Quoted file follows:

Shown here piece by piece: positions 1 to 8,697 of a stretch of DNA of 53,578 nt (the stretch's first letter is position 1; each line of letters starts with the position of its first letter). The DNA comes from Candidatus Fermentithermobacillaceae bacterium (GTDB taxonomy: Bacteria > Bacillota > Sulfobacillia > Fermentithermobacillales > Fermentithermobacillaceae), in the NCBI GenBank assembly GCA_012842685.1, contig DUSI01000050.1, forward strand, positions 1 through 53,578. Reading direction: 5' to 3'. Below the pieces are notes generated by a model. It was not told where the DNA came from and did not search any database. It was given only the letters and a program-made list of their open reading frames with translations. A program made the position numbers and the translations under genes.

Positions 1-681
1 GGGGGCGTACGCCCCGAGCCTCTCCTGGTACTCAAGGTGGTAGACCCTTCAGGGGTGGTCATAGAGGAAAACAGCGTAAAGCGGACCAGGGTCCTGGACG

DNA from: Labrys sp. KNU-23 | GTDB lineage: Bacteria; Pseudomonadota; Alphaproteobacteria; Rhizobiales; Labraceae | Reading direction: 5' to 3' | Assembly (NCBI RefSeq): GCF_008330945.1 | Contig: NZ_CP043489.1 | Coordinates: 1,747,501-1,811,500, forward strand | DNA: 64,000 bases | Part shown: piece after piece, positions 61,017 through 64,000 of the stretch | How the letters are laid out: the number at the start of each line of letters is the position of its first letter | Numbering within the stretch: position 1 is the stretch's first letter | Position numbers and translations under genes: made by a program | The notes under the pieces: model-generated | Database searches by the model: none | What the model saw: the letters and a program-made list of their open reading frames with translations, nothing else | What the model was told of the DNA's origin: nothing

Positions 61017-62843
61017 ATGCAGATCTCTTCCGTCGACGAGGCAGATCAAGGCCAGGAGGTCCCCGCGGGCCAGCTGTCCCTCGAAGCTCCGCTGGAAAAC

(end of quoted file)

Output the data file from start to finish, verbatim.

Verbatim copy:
Shown here piece by piece: positions 1 to 8,697 of a stretch of DNA of 53,578 nt (the stretch's first letter is position 1; each line of letters starts with the position of its first letter). The DNA comes from Candidatus Fermentithermobacillaceae bacterium (GTDB taxonomy: Bacteria > Bacillota > Sulfobacillia > Fermentithermobacillales > Fermentithermobacillaceae), in the NCBI GenBank assembly GCA_012842685.1, contig DUSI01000050.1, forward strand, positions 1 through 53,578. Reading direction: 5' to 3'. Below the pieces are notes generated by a model. It was not told where the DNA came from and did not search any database. It was given only the letters and a program-made list of their open reading frames with translations. A program made the position numbers and the translations under genes.

Positions 1-681
1 GGGGGCGTACGCCCCGAGCCTCTCCTGGTACTCAAGGTGGTAGACCCTTCAGGGGTGGTCATAGAGGAAAACAGCGTAAAGCGGACCAGGGTCCTGGACG

DNA from: Labrys sp. KNU-23 | GTDB lineage: Bacteria; Pseudomonadota; Alphaproteobacteria; Rhizobiales; Labraceae | Reading direction: 5' to 3' | Assembly (NCBI RefSeq): GCF_008330945.1 | Contig: NZ_CP043489.1 | Coordinates: 1,747,501-1,811,500, forward strand | DNA: 64,000 bases | Part shown: piece after piece, positions 61,017 through 64,000 of the stretch | How the letters are laid out: the number at the start of each line of letters is the position of its first letter | Numbering within the stretch: position 1 is the stretch's first letter | Position numbers and translations under genes: made by a program | The notes under the pieces: model-generated | Database searches by the model: none | What the model saw: the letters and a program-made list of their open reading frames with translations, nothing else | What the model was told of the DNA's origin: nothing

Positions 61017-62843
61017 ATGCAGATCTCTTCCGTCGACGAGGCAGATCAAGGCCAGGAGGTCCCCGCGGGCCAGCTGTCCCTCGAAGCTCCGCTGGAAAAC